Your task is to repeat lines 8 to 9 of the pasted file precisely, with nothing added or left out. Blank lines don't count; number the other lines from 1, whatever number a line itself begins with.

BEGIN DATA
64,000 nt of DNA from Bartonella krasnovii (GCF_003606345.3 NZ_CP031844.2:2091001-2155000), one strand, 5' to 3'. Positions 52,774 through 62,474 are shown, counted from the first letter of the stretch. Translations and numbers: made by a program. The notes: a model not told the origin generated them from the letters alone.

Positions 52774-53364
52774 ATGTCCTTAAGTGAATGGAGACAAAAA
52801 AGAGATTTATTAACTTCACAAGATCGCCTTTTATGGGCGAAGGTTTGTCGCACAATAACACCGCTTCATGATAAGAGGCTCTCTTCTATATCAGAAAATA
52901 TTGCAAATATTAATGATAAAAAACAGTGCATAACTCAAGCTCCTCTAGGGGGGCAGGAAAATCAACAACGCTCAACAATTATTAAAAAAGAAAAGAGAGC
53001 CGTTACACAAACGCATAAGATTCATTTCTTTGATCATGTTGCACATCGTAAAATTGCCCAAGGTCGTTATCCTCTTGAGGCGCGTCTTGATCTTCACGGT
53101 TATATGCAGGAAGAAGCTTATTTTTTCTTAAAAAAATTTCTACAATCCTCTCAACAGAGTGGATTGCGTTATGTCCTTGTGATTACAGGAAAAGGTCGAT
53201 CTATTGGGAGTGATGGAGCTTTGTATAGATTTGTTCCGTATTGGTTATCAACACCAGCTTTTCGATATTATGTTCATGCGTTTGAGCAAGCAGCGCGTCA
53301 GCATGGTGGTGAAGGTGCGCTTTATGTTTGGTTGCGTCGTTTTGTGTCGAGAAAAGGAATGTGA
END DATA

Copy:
53201 CTATTGGGAGTGATGGAGCTTTGTATAGATTTGTTCCGTATTGGTTATCAACACCAGCTTTTCGATATTATGTTCATGCGTTTGAGCAAGCAGCGCGTCA
53301 GCATGGTGGTGAAGGTGCGCTTTATGTTTGGTTGCGTCGTTTTGTGTCGAGAAAAGGAATGTGA